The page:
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Supporting sports parents: building resilience

Devesh Patel, Academic Associate

By experiencing its ups and downs, cricket has provided me with many life lessons and made me the individual that I am today.

What inspired my research?

During school, I was quite reserved and lacked confidence. While I had some level of intelligence, I didn't achieve the top grades. However, my involvement in sports taught me the importance of hard work. The success I achieved in sports not only influenced my academic life, but also shaped my career path. Still, to this day, I am interested in how different sports provide different challenges, and how these challenges can help people with different circumstances to develop and grow.

Growing up in an Asian family, cricket played a significant role in our family, and I have fond memories of watching matches with my grandparents during summer breaks. My extended family also had a vested interest in cricket and advised my parents to let me join a cricket club. With immense support from my family, (and much to my surprise!) I was selected to play county cricket aged nine. With every good game and contribution to my team’s positive performances, my confidence increased.

Of course, there were bad games too, but by experiencing these ups and downs, I learned many life lessons. From learning patience and how to be a team player, to being humble, it really shaped me into the individual I am today. Cricket also provided me with a whole range of opportunities, which I was lucky to have at my disposal. From meeting, playing with and training with professional and ex-professional players to touring countries like India and Dubai to eventually going to the prestigious public school, Uppingham, I owe a lot to cricket and what it has given me. As I think back as well, cricket has given me some great memories, all of which I still cherish today.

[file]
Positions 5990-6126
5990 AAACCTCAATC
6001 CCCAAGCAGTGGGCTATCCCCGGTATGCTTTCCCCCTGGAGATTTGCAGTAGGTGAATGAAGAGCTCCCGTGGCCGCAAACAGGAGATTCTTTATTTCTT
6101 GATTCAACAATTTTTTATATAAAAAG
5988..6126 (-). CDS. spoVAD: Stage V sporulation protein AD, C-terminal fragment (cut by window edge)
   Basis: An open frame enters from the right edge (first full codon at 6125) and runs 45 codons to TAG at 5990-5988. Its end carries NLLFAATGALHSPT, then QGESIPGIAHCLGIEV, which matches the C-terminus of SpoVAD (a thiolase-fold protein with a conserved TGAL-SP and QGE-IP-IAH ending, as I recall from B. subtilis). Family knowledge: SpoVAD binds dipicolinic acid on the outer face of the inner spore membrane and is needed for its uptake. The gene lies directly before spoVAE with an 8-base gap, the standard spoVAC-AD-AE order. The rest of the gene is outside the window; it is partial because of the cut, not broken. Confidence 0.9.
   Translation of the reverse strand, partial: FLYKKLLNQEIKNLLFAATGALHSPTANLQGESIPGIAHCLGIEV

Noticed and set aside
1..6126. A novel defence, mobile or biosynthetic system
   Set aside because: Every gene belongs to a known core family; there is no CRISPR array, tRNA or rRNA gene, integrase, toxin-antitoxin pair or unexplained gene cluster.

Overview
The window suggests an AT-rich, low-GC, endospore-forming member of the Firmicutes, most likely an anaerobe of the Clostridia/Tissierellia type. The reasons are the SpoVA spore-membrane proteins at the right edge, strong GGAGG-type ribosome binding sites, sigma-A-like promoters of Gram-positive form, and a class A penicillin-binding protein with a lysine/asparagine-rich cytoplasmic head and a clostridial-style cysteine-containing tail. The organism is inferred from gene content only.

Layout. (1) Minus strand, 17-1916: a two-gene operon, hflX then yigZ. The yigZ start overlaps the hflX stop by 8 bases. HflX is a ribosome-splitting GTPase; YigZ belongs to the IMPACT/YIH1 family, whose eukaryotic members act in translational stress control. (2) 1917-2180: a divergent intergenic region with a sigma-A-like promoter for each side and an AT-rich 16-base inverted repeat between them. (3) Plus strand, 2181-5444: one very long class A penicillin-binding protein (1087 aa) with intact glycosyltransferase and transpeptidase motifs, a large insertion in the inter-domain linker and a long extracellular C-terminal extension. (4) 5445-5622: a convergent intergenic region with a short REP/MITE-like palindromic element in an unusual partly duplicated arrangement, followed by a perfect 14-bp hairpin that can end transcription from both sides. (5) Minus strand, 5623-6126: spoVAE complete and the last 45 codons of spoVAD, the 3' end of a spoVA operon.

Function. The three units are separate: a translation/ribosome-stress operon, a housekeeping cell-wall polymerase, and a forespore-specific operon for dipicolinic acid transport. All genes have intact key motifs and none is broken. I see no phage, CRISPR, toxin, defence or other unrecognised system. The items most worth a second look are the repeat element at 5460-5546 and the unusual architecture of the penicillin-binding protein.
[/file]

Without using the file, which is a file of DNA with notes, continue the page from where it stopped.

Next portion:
My progress in cricket fuelled my desire to become a professional cricketer. Though that dream had to be set aside as there were others more competent than me, I remained committed to building a career in the sports industry. Whilst at Uppingham, I was able to take Physical Education (PE) as an A level and it was here that my career journey began. Taking PE enabled me to pursue a degree in Sport, Coaching and Physical Education at Oxford Brookes University. Coaching was always something that fascinated me - I always thought that my people skills and my knowledge of cricket would give me the right tools to coach at a wide range of levels.

As part of my degree, I had the opportunity to take a Sport Psychology module, which fascinated me. I found it intriguing to understand why certain athletes had a mental edge over others, and how this enabled them to consistently experience success. This helped me to realise that, in sport, we must focus on the person first, and the athlete later.

  • Devesh Patel
    Devesh Patel, Academic Associate
  • Devesh Patel
    Devesh's research focuses on developing resilience amongst sporting parents
  • Devesh's time spent playing competitive sport as a youth has influenced his research
  • Devesh Patel
    Alongside his PhD, Devesh leads undergraduate research seminars